Friday afternoon I set out on the road from San Marcos towards Houston, opting for the rolling backroads of Central Texas in lieu of I-10. Cruising smooth ribbons of asphalt along State Highway 71, I zip through iconic Texas towns like Bastrop and Brenham bypassing hordes of Dairy Queens that mark each little downtown.
I stop only once, for lunch, at Zimmerhanzels BBQ in Smithville. Tucked inside the innocuous orange steel building lies some of the finest BBQ in Texas, along with an equally impressive collection of deer mounts. An old timer hobbles in line in front of me, dressed in crisp blue Dickies and a check pattern shirt, his deep wrinkled face bearing eons of work in the sun. An obvious regular, the counter girl recognizes him and offers a cheery “your usual chopped sandwich Jim?” Without a word the man nods, and the spunky girl drops his sandwich on the orange plastic cafeteria tray as he shuffles on down the line. Not a word spoken and the man gets a spread of some of Texas’ finest BBQ….impressive.
I opt for a combo of their brisket and sausage, arranged neatly behind glass display cases, waiting as the counter girl carves the meat to order. I pay cash at the end of the line (they take no plastic in these parts) then retreat to an arrangement of small school tables they have for dine-in customers. A few minutes later, the lunch rush pours in from an armada of heavy duty pickup trucks parked outside, wrangler jeans and muddy work boots spilling into the doorway – always a good sign.
Pressing further east into Brenham, the wheel of the rental car swerves into the parking lot of the Blue Bell ice cream factory in a screeching cloud of dust. No stranger to a scoop, I saunter in for a few samples from the Texas ice cream staple. They have a few seasonal items on the menu, and I’m tempted into a couple modest cups of the chocolate cherry and spiced pumpkin pecan, generously doled out by the counter girl for a buck apeice. A few pints for the road look tempting, but against a few hours of hot Texas sun in the car, they stand no chance.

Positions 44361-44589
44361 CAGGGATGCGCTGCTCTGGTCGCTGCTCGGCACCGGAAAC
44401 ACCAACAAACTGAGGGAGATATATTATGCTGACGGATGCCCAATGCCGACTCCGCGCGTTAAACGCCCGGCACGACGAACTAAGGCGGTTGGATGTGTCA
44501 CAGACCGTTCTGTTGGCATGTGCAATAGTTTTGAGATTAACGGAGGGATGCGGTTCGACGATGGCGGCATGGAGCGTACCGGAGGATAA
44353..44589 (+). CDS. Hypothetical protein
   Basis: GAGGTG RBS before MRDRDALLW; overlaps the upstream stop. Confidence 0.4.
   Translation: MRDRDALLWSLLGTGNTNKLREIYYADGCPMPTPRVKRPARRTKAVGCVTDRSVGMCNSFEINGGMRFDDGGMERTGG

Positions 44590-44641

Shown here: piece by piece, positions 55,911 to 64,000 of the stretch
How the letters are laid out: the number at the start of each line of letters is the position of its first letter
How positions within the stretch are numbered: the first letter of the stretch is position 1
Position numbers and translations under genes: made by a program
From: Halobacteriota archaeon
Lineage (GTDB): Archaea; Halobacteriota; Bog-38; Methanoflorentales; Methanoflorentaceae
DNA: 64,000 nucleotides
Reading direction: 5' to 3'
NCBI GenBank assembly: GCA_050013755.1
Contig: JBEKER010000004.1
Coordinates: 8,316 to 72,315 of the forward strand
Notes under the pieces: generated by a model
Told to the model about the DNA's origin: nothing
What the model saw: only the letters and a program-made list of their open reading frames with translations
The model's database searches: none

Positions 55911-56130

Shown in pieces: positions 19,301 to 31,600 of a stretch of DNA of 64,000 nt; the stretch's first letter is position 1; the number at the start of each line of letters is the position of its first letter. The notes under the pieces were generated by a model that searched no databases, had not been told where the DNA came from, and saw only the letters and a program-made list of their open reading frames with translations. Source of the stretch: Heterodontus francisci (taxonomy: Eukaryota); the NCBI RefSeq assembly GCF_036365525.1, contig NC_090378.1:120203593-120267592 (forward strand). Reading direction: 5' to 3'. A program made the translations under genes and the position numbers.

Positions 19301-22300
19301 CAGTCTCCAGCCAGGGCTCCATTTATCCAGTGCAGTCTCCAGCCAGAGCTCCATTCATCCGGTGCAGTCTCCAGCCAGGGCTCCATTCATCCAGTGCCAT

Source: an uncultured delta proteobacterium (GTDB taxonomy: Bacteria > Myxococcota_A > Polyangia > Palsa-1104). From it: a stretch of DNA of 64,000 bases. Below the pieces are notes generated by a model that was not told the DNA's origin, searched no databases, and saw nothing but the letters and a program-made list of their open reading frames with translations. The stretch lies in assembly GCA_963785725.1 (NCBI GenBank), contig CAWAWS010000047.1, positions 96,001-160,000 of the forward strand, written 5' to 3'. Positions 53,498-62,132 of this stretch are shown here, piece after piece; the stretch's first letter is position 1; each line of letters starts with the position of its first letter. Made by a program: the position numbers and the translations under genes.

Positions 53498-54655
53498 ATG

A few hours later, after braving the afternoon traffic on the outskirts of Houston, I meet up with my friend Brian. The same friend of Georgia fame from last year, when we’d witnessed the Dawgs vs LSU nail biter in Athens after pre-gaming between the hedges. While a pair of games at Rice and Houston didn’t have quite the same appeal as a duo of SEC juggernauts, he agreed to come along anyway and even offered to put a roof over my head for the weekend.
After a quick handshake, he guides me into the gated garage of his upscale apartment complex where I carefully squeeze my shitbox rental into a numbered parking space between a couple of exotic import cars. A Whole Foods Market is connected to the same building, and a few other high end shops dot the neighborhood. After being hosted by a handful of different friends this year in nicer parts of town, clearly I’ve become accustomed to some of the finer things. A college football bon vivant, if you will…
While the apartment might be swanky, my tastes remain humble, and we pop the caps of a few Shiners – that delightful Texas nectar – to get the night underway. I stuff a sack full of rain gear between sips, as the forecast for the entire weekend predicts nearly continuous bouts of rain. After a couple of brews, we order a car through Uber, a far more palatable alternative than the nightmarish traffic and parking in Houston – a city which simply grew too fast for its infrastructure. But the ride proves anything but easy, as the clueless driver struggles with the complex nuances of voice navigated, turn by turn GPS, and I’m forced to bark out instructions from the back seat.